So the Department recommends progressing the modification process which is what you undertake to update and complete your registration as soon as possible. This is to limit delays for the assessment and approval of your updating of your registration details. If you do not complete this process, there is a risk that your registration will be lost and you risk your market access into China.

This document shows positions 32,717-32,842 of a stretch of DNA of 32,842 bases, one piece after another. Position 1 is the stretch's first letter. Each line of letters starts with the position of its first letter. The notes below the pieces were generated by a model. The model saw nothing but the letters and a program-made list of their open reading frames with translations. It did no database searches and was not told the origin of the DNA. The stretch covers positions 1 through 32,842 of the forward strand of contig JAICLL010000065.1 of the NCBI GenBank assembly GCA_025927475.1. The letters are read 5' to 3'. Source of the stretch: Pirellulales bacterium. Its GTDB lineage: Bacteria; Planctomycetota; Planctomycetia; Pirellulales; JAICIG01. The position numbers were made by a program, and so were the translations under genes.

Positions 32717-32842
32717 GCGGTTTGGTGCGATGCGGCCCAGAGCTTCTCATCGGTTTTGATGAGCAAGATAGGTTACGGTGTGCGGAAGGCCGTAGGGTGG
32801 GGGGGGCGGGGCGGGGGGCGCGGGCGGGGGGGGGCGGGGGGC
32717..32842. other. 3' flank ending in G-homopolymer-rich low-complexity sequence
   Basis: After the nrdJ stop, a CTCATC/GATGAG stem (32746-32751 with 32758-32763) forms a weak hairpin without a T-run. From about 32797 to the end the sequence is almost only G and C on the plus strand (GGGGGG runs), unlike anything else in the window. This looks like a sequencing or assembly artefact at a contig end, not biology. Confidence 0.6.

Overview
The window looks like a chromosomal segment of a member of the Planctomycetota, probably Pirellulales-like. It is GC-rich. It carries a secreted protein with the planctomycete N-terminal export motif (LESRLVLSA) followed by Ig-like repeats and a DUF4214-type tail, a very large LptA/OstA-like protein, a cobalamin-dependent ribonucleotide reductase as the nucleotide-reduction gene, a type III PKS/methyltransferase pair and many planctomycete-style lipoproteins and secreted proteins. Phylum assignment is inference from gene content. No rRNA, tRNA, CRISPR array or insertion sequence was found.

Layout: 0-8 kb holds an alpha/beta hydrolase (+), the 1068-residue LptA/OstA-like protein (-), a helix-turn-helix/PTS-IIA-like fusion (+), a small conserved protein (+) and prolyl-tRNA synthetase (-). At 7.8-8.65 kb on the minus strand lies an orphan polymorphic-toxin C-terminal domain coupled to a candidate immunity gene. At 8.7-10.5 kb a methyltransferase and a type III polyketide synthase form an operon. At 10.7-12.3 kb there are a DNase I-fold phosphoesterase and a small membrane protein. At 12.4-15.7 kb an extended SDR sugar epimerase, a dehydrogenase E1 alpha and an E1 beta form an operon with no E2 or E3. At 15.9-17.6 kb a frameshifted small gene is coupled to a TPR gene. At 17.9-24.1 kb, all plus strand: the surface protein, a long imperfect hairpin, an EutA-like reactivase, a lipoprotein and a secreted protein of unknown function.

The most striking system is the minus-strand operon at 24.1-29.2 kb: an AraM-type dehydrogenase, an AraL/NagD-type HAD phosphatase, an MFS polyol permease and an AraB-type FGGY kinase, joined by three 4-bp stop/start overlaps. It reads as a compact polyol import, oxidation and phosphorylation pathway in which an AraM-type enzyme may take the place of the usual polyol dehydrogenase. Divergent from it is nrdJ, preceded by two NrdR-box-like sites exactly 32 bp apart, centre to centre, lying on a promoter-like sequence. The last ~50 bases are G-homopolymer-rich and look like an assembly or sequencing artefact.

So, how do you complete your registration and extend your listing if that’s coming up soon? A summary of the steps can be seen below but it’s essentially a three-step process. You need to get access to your CIFER account for your establishment. Now for those establishments on this call, it is most likely that you already have an establishment account within CIFER created by GAC. The Department can provide you details for your establishment account. We can also reset your password if need be. So if you know some of your details, you can contact us and we can provide you either the full suite of details or reset your password if you require that. But it must be noted we can only provide these details to people in management and control of the establishments. So if you are organising for people to act on your behalf to assist you through the CIFER application process, unfortunately we cannot provide those details to these companies for privacy reasons, we can only deal directly with the establishment.